A deep dive into the details of the USA Cycling Gravel National Championship with USAC CEO Brendan Quirk

'Gravel is the most appealing entry point into the sport of bike racing. Naturally, more racers on the local level results in a bigger talent pool for producing the American world champions of tomorrow.'

Photo: Nic Tapia

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On Thursday, USA Cycling announced the details of the first Gravel National Championship in the United States. The event will be held in Gering, Nebraska on September 9; the event will also return to western Nebraska in 2024.

Read also: USAC Gravel National Championship details

It largely follow the script of other USAC national championships — elite and age group events will be separated by gender — but bears some gravel-specific details like equal distances for men, women, and non-binary racers.

Perhaps the most surprising detail accompanying the news was that a $60,000 prize purse would be up for grabs for the top five elite men and women. USAC has never offered a prize purse for a national championship event.

To get a deeper understanding of why USAC decided to host a national championship, how they selected a host venue, and what the governing body hopes to achieve with its first major foray into gravel race promotion, we spoke with Brendan Quirk, the CEO of USA Cycling.

VeloNews: Nebraska! Was this intentional? As in, a nod to gravel’s midwestern roots?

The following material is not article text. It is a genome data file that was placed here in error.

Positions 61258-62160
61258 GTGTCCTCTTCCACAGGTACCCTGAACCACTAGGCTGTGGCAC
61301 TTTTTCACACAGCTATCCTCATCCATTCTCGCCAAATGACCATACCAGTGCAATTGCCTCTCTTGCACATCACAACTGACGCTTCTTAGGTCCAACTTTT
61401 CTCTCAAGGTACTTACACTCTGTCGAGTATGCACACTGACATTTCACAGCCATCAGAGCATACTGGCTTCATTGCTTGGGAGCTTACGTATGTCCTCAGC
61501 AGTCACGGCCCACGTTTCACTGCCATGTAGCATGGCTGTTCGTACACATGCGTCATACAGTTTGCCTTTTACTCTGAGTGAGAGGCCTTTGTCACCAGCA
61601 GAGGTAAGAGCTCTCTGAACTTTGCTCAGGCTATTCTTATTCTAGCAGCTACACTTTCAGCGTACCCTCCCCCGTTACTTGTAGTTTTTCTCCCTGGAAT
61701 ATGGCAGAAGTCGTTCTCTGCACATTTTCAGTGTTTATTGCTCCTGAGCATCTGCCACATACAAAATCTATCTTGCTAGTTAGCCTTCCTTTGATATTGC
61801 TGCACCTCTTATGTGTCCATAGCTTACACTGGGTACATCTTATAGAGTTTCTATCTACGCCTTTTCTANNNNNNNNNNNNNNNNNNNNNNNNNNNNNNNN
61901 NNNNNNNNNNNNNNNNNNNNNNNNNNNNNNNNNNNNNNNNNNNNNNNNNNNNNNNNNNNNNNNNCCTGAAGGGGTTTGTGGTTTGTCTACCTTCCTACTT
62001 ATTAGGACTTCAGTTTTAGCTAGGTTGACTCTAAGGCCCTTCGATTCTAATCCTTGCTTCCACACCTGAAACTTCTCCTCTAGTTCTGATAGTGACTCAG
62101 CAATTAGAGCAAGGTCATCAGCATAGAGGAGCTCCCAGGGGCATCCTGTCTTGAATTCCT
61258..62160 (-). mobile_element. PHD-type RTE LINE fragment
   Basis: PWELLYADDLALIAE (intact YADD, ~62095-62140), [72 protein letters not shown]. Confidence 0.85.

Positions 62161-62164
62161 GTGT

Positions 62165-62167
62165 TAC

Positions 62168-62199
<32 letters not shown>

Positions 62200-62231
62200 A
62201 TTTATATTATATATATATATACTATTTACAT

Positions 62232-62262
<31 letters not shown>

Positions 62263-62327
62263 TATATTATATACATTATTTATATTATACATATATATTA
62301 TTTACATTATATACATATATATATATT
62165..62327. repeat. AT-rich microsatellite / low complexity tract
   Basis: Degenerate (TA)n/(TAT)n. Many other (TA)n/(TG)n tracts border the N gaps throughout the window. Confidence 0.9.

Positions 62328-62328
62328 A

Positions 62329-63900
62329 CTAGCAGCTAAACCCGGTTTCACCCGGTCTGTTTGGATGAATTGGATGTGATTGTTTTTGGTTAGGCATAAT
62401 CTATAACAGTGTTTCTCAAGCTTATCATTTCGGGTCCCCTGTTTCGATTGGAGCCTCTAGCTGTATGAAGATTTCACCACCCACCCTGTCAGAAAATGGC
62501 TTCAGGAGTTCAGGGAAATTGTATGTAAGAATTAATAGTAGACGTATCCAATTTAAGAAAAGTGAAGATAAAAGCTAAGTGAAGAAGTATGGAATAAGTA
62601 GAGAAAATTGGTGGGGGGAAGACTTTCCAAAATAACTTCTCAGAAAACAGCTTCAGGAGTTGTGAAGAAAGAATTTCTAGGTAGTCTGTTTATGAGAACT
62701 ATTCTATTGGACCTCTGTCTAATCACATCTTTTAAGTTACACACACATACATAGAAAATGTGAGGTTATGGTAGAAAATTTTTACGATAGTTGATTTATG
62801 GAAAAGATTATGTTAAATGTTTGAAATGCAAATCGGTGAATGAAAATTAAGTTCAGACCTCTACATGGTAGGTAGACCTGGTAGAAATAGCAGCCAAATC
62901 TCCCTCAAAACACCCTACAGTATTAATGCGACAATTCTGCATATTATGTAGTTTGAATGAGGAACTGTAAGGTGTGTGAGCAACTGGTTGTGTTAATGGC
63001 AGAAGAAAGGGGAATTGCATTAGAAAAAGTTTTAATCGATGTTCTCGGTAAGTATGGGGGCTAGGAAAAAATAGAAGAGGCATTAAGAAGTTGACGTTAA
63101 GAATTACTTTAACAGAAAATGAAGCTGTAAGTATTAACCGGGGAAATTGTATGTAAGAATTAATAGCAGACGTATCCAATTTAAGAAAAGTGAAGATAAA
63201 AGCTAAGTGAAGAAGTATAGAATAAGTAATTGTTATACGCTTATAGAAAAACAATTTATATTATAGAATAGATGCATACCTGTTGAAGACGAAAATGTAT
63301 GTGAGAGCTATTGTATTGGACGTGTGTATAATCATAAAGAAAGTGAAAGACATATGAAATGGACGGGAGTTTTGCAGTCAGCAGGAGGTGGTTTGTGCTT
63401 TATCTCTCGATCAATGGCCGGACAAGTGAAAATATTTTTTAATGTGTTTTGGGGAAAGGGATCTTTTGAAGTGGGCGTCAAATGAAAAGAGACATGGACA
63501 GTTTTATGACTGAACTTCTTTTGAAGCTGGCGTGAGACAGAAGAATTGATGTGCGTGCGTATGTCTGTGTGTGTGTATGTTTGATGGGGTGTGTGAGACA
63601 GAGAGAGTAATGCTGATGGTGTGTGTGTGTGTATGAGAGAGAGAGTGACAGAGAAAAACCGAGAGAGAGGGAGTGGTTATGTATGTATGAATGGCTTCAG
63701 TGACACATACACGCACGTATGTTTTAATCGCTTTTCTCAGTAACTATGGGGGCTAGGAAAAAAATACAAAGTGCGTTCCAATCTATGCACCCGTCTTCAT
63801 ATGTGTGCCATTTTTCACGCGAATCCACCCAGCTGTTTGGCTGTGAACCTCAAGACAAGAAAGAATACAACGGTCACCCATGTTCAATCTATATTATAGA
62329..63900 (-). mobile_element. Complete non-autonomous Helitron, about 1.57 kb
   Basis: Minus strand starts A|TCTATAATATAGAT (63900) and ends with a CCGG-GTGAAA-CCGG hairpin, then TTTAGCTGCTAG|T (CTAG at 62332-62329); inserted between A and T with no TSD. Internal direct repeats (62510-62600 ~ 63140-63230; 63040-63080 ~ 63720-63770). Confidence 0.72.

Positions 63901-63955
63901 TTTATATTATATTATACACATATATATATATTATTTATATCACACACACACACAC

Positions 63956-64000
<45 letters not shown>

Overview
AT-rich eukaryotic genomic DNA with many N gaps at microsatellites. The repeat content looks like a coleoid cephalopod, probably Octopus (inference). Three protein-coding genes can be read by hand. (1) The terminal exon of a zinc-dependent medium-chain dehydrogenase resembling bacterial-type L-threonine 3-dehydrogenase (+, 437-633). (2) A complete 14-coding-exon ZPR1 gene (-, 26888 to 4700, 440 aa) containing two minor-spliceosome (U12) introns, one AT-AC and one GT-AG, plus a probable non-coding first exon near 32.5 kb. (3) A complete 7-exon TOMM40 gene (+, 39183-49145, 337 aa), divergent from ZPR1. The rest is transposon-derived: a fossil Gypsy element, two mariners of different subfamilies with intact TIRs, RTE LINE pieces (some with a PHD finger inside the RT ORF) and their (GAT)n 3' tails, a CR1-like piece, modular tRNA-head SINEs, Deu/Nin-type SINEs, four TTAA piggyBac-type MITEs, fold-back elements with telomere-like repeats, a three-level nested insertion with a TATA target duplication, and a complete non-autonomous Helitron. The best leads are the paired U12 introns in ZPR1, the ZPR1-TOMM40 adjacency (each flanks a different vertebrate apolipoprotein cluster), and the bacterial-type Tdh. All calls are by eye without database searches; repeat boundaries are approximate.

Brendan Quirk: We didn’t start our process specifically looking for a city in the Heartland. Our foremost priority was finding a host community eager to play a leading role in making the race come to life. If you have a Mayor or a Sports Commission or a Parks Department Director who loves cycling and can rally community excitement and support – that’s a huge difference-maker. There’s no substitute for passion and collaboration.

VN: What was the process like to select a venue? Did cities bid, or did you outreach? 

BQ: Once we began making public comments about hosting Gravel Nationals for the first time, we immediately got inquiries from all over the country. What became immediately evident to us is that the story of how gravel can transform communities – especially ones that don’t already have a signature endurance sports event – is widely known and envied.

We did go through a process where cities submitted bids, and we were astonished by what the Scotts Bluff/Gering Sports Council sent us. The community already has a fantastic gravel event with the Specialized Robidoux Rendezvous, and they made it clear in their proposal that they want to make Nationals an event on par with the very best races in America. The set of stakeholders and the amount of support they’re bringing should make it an awesome time for everyone involved. We couldn’t be happier about being in Gering for the next two years.

VN: What were the greatest challenges in selecting a host venue? 

BQ: The central challenge we faced in our venue selection process was our relatively short timetable. It was fall of 2022 when we finally decided to commit to a Gravel Nationals in 2023. Our original hope was to host Nationals in May. But municipal governments move at a deliberate pace as a matter of course, so we couldn’t make it come together as quickly as we originally hoped. Without a doubt, our ambitious timetable caused some communities to drop out of the process.